Tax Notes reports ($) that the Senate is having trouble swallowing the extension of expired tax provisions, which have been coupled with the extension of unemployment benefits and other spending. Reportedly, certain centrist Senators have objected that the provisions aren't fully "paid for," suddenly they've become deficit hawks. I wonder if the real story isn't that the hedge fund managers are successfully heading off a change in the taxation of carried interests, currently treated as capital gains. That's the new provision intended to offset the lost revenue from the extenders. (Please ignore the fact that the extenders, such as the R&D credit, create economic growth that likely make them revenue generators, not losers; those effects are beyond the capacity of our scorekeepers to measure.)
Let's take the deficit reduction argument at face value.
Like nearly all observers of transfer tax policy, I never expected to have a year without federal estate taxes. I thought it was a clever ploy for manipulating the scoring system. If, in 2009, Congress had lifted the estate tax exemption to $5 million, the lost revenue in 2011 and later years would have been offset by the gain over having no estate tax in 2010. That would have made the change more palatable.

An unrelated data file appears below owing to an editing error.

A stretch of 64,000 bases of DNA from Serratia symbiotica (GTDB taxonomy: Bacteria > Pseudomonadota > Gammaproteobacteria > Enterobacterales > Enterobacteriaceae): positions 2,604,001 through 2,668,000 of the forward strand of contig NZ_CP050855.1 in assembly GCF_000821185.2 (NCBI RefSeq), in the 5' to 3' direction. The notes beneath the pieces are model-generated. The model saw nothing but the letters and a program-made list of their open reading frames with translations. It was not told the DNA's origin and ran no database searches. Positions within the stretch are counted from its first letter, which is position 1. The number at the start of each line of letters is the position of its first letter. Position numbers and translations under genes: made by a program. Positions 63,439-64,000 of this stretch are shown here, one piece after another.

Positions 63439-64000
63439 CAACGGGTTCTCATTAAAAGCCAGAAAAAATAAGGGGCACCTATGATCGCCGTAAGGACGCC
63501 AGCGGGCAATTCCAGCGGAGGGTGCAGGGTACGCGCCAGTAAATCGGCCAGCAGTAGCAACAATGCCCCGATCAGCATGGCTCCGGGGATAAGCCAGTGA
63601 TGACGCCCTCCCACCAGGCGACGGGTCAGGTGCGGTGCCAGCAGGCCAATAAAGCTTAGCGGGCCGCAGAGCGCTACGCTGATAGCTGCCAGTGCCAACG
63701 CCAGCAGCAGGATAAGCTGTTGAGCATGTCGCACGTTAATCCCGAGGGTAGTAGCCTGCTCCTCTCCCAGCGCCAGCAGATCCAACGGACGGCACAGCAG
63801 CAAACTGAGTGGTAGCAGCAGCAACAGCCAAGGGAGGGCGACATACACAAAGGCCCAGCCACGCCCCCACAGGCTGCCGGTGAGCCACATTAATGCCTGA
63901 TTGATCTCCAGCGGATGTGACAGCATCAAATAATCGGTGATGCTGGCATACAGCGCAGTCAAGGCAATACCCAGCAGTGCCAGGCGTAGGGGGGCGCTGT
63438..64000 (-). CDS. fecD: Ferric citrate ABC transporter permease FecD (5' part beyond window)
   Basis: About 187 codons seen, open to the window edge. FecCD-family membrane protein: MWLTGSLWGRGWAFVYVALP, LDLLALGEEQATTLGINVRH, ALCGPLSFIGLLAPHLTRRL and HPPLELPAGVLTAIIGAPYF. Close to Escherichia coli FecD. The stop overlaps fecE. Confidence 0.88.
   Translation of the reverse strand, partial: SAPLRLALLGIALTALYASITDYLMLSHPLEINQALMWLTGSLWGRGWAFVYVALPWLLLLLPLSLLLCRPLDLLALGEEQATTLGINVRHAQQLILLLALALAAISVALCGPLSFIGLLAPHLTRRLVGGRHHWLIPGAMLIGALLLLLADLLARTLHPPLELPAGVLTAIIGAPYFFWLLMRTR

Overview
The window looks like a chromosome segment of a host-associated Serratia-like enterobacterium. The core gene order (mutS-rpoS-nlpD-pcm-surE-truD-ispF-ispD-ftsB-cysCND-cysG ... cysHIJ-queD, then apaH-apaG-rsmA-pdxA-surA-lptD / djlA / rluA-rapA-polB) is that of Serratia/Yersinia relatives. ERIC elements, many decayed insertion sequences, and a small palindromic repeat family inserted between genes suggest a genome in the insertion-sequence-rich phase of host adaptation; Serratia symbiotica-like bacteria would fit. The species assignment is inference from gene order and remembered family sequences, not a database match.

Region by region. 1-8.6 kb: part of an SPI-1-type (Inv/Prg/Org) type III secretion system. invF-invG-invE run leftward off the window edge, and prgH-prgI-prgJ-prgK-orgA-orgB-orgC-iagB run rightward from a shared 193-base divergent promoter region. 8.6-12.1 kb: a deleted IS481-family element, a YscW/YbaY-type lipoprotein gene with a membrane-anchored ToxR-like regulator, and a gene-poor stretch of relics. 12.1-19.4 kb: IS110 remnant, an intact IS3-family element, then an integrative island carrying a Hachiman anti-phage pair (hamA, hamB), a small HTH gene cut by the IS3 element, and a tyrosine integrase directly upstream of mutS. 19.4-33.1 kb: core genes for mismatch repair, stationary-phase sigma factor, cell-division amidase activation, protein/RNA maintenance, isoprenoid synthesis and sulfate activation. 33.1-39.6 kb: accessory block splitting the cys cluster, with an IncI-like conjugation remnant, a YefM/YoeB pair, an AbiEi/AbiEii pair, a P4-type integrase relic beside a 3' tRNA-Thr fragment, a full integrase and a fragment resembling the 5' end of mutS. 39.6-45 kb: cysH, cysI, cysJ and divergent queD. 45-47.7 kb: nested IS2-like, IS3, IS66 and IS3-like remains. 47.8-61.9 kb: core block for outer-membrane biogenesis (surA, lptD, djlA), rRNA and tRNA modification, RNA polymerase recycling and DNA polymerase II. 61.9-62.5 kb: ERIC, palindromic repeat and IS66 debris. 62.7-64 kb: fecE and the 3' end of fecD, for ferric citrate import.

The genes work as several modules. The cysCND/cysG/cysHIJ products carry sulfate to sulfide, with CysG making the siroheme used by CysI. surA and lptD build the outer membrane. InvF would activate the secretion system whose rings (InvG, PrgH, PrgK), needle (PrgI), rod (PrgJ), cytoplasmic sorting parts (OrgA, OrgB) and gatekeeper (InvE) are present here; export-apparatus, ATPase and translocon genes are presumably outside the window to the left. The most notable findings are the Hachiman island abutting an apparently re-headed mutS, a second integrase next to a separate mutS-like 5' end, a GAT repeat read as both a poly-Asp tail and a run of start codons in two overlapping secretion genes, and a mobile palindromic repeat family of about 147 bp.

Now it looks increasingly as if there will be no estate tax for 2010, no retroactive changes. Any increase in the exemption amount above $1 million, even a restoration to 2009's $3.5 million, will be scored as a serious addition to the deficit. One that benefits only "the rich." I don't think it will happen.
We are preparing marketing materials based on a $1 million exemption in 2011 and later years.
BTW, once it becomes crystal clear that there will be no retroactive changes to gift tax rates, I expect a flood of taxable gifts this year to take advantage of the temporary 35% tax rate. Good revenue news short term, but long term it's the largest family fortunes that will take advantage of the opportunity, and so estate tax collections will be reduced for decades.